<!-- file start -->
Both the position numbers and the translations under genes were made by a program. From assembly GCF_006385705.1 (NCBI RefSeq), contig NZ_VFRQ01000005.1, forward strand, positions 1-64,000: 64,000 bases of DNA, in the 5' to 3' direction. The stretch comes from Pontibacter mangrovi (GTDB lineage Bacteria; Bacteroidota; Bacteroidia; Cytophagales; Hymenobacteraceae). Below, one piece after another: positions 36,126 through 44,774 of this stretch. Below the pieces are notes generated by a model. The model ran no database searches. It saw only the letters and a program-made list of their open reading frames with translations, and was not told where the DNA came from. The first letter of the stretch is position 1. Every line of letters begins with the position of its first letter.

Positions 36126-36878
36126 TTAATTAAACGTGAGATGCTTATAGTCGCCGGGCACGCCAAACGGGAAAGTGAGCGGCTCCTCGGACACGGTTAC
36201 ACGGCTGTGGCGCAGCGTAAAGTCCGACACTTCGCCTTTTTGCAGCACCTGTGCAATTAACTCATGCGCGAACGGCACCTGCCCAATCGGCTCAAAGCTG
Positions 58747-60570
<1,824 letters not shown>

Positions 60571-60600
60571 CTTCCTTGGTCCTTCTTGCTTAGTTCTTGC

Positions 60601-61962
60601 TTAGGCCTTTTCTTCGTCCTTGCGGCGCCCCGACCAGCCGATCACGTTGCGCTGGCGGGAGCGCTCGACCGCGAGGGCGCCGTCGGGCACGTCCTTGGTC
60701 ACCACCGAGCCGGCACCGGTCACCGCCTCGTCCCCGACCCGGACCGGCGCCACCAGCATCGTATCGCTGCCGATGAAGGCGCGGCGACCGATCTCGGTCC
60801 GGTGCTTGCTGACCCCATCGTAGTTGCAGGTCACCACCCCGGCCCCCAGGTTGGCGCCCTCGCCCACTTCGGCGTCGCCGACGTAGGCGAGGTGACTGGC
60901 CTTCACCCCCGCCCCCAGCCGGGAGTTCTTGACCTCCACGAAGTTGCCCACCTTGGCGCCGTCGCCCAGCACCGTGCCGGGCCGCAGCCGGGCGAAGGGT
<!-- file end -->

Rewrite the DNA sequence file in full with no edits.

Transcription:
Both the position numbers and the translations under genes were made by a program. From assembly GCF_006385705.1 (NCBI RefSeq), contig NZ_VFRQ01000005.1, forward strand, positions 1-64,000: 64,000 bases of DNA, in the 5' to 3' direction. The stretch comes from Pontibacter mangrovi (GTDB lineage Bacteria; Bacteroidota; Bacteroidia; Cytophagales; Hymenobacteraceae). Below, one piece after another: positions 36,126 through 44,774 of this stretch. Below the pieces are notes generated by a model. The model ran no database searches. It saw only the letters and a program-made list of their open reading frames with translations, and was not told where the DNA came from. The first letter of the stretch is position 1. Every line of letters begins with the position of its first letter.

Positions 36126-36878
36126 TTAATTAAACGTGAGATGCTTATAGTCGCCGGGCACGCCAAACGGGAAAGTGAGCGGCTCCTCGGACACGGTTAC
36201 ACGGCTGTGGCGCAGCGTAAAGTCCGACACTTCGCCTTTTTGCAGCACCTGTGCAATTAACTCATGCGCGAACGGCACCTGCCCAATCGGCTCAAAGCTG
Positions 58747-60570
<1,824 letters not shown>

Positions 60571-60600
60571 CTTCCTTGGTCCTTCTTGCTTAGTTCTTGC

Positions 60601-61962
60601 TTAGGCCTTTTCTTCGTCCTTGCGGCGCCCCGACCAGCCGATCACGTTGCGCTGGCGGGAGCGCTCGACCGCGAGGGCGCCGTCGGGCACGTCCTTGGTC
60701 ACCACCGAGCCGGCACCGGTCACCGCCTCGTCCCCGACCCGGACCGGCGCCACCAGCATCGTATCGCTGCCGATGAAGGCGCGGCGACCGATCTCGGTCC
60801 GGTGCTTGCTGACCCCATCGTAGTTGCAGGTCACCACCCCGGCCCCCAGGTTGGCGCCCTCGCCCACTTCGGCGTCGCCGACGTAGGCGAGGTGACTGGC
60901 CTTCACCCCCGCCCCCAGCCGGGAGTTCTTGACCTCCACGAAGTTGCCCACCTTGGCGCCGTCGCCCAGCACCGTGCCGGGCCGCAGCCGGGCGAAGGGT